November 24, 2016 12:05:47 am
The prime minister announced demonetisation in a special television broadcast on November 8; on November 13, he was in tears during a speech in Goa, asking his countrymen to wait 50 days to assess the move; on November 20 in Agra, he attacked those who criticised him — primarily opposition parties — saying their source of funds has been hit by the move. And on November 22, he told BJP MPs demonetisation was for the poor.
PM Modi has spoken in the public and to the public but not in Parliament thus far. This has helped Opposition unity, allowed Rahul Gandhi to question the PM’s absence even though he can speak on TV and appear via video at a concert (Coldplay’s in Mumbai). It has given a focus to the Opposition’s attacks and maximum media coverage of their protests over demonetisation.
Quite a TV spectacle: One man — and it’s all about the PM — standing up against “kaala dhan”(read “the rich and corrupt”), for the poor, challenged by a behemoth Opposition demanding his head — or at least his voice. Not exactly David and Goliath but a grand battle of imagery and perception, a la Donald Trump.
Modi’s oratory skills are unparalleled amongst politicians; if he spoke in Parliament, he would answer his critics and dispel the impression that he disrespects the elected representatives of the people
So why doesn’t he? Evidence suggests he prefers to address the public directly — at rallies, meetings which are televised, or through social media — in personalised political messages imbued with emotional capital. It works for him; but it has allowed the Opposition to attack him on demonetisation as well as his silence in Parliament — in battle, is it wise to open up two fronts?
Arvind Kejriwal fights on all fronts. He too addresses the public directly at rallies and through social media but he also holds press conferences, and gives interviews. Sometimes, he might wish he hadn’t. In his latest Facebook interview with BBC Hindi, he was unusually belligerent and rude using the word “neech”for reporter Nitin Srivastava and the BBC. He may like to consider whether such combative behaviour stands him in good stead all of the time.
The most aggressive combatant on television is no more — on TV. For now. Arnab Goswami has left Times Now and The Newshour as you might have noticed. Depending on your point of view, this could be good or bad. Goswami had made The Newshour the most watched and talked about news show on television, albeit the damage it has done to good journalism.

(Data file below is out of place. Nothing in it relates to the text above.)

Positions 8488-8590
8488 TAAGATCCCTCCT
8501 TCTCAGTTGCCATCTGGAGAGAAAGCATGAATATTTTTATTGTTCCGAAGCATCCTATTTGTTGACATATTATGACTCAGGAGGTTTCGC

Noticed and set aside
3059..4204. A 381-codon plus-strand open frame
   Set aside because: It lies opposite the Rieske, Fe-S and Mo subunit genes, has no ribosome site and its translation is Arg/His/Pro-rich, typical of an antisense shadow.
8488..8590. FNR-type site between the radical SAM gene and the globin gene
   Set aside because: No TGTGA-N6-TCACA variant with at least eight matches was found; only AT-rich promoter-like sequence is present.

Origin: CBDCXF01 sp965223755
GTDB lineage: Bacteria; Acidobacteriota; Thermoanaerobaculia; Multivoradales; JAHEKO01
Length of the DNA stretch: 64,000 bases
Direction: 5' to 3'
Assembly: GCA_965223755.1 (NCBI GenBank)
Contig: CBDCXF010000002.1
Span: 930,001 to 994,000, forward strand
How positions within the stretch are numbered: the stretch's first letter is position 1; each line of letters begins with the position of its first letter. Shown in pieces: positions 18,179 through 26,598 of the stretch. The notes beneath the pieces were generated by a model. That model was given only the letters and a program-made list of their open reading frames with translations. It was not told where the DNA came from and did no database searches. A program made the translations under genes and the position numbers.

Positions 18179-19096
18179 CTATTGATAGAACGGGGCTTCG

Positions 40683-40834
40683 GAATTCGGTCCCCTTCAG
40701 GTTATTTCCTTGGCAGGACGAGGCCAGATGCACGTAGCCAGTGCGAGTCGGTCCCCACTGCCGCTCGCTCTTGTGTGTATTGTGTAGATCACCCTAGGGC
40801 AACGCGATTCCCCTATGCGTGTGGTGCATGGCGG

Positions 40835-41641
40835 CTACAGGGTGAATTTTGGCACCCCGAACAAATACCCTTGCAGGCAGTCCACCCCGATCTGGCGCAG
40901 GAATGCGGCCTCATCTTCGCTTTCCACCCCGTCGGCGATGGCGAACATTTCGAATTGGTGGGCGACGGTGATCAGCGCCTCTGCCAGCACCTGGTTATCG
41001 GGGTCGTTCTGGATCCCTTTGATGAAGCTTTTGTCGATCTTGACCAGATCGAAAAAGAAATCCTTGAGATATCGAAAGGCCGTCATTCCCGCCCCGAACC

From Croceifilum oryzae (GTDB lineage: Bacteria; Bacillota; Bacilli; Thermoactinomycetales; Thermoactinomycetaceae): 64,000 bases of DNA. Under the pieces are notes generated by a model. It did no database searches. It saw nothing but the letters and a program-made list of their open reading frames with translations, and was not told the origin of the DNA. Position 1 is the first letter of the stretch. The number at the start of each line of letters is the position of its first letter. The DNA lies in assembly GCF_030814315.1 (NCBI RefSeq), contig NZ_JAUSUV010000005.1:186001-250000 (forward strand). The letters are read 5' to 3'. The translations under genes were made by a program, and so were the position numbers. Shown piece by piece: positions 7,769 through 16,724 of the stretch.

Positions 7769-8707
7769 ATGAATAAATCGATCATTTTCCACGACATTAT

Will this be a big blow for Times Now? News channels tend to live in the reflected glory of anchors who give the brand a USP, so the loss could be acute. However, when an anchor loses/forsakes his successful platform, he has to start afresh but with an established identity. Could be a problem. Indubitably, the nation wants to see how Times Now and Goswami fare without each other.
Sonia Gandhi’s interview with Rajdeep Sardesai was a coup for the latter. Unlike Modi, Kejriwal and Goswami, Mrs Gandhi was soft-spoken, subdued but firm. Lost count of the number of times she said “absolutely not”. Touted as her first TV interview in nine years, Mrs Gandhi appeared pale, somewhat frail but articulate, fluent and forceful. She refused to answer political questions related to Rahul Gandhi — Sardesai explained that it had been agreed the interview would be about Mrs Indira Gandhi, in this, her centenary year — although she did refute any comparison between Indira ji and Narendra bhai, and insisted the Congress would “come up” from 44 seats in the next elections.
A soft interview for the Congress president in such politically charged times but with nuggets here and there: She believed Indira Gandhi was not terribly interested in joining politics; that she had discussed the possibility of her assassination, she had given “instructions” and “spoken to Rahul in particular” about it, how the two ladies spoke in French the first time they had met in 1965, and a hint that Sonia G may one day write her memoirs.
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